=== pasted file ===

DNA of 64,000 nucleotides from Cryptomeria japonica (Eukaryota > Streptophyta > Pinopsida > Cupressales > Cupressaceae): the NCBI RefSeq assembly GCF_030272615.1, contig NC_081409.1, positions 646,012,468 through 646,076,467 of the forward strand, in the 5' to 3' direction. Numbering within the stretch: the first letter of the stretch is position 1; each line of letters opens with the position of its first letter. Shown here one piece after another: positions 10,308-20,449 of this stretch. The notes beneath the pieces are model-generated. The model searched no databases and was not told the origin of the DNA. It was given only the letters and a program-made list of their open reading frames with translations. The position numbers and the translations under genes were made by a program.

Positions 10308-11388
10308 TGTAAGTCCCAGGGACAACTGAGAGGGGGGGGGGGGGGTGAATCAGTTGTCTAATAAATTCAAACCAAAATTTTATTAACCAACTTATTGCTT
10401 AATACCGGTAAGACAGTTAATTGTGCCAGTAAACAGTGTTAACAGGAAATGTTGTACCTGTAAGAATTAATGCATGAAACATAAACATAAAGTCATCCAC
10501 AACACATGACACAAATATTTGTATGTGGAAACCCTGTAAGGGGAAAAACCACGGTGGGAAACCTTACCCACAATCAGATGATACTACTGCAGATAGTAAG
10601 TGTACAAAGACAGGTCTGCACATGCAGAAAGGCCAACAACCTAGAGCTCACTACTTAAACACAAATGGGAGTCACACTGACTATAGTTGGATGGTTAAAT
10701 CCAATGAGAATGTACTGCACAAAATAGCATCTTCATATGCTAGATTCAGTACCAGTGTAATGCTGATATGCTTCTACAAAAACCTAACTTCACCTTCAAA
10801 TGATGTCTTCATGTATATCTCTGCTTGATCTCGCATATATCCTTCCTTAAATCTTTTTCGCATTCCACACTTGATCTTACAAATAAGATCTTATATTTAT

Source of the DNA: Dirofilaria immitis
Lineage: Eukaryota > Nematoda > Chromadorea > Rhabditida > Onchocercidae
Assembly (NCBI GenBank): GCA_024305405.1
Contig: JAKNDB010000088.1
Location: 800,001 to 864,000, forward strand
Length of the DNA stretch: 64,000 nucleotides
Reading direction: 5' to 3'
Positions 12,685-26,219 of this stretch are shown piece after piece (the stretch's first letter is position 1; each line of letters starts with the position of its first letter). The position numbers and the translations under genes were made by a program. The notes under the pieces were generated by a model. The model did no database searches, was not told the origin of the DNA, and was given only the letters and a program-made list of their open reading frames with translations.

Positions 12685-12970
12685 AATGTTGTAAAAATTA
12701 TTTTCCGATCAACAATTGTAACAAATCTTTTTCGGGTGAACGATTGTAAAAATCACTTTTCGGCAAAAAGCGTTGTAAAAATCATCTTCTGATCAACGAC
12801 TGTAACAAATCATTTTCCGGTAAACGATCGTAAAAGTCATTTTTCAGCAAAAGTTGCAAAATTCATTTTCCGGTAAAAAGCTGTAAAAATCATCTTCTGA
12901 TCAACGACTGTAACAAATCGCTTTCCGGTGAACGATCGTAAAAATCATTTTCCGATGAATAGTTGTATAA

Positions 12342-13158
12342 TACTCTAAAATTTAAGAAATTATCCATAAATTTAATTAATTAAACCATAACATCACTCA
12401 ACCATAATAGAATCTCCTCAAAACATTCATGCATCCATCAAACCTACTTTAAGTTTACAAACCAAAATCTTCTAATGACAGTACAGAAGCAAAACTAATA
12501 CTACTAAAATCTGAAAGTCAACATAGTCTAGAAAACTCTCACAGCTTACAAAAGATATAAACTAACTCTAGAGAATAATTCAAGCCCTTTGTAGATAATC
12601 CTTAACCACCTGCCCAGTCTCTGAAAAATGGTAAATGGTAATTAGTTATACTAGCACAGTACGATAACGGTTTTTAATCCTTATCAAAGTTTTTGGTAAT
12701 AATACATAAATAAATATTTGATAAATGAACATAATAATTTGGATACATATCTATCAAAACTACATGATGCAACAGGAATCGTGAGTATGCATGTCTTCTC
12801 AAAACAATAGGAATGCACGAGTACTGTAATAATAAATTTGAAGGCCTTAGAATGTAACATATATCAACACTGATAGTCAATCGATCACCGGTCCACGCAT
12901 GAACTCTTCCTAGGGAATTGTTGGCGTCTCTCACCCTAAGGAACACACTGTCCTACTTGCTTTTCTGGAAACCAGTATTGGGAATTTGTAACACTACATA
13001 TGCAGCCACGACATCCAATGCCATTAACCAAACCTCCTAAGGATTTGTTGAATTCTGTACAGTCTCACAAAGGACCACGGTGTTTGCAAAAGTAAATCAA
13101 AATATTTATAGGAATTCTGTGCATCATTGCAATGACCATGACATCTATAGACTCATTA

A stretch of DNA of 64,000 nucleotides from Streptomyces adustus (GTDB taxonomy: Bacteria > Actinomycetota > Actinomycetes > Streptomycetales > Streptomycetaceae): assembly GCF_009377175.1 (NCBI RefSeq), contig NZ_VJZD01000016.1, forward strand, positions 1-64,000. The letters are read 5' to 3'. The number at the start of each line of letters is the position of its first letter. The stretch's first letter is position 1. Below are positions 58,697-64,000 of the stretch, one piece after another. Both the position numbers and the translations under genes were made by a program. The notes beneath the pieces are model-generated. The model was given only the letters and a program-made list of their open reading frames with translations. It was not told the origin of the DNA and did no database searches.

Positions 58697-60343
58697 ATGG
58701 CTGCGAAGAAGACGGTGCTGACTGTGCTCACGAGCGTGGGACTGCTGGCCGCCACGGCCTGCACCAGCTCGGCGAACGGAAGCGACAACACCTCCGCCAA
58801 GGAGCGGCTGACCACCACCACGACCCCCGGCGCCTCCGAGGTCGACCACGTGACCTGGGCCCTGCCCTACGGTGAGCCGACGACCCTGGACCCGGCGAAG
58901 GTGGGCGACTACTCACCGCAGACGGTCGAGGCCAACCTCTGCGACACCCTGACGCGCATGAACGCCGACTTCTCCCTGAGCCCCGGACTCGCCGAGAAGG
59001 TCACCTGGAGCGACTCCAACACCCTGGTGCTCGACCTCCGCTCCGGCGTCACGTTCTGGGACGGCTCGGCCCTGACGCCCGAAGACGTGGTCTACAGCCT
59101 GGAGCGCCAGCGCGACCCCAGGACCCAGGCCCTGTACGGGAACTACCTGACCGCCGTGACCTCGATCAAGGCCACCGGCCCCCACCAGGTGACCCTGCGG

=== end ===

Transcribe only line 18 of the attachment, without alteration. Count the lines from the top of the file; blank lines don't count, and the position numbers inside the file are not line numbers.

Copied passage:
12685 AATGTTGTAAAAATTA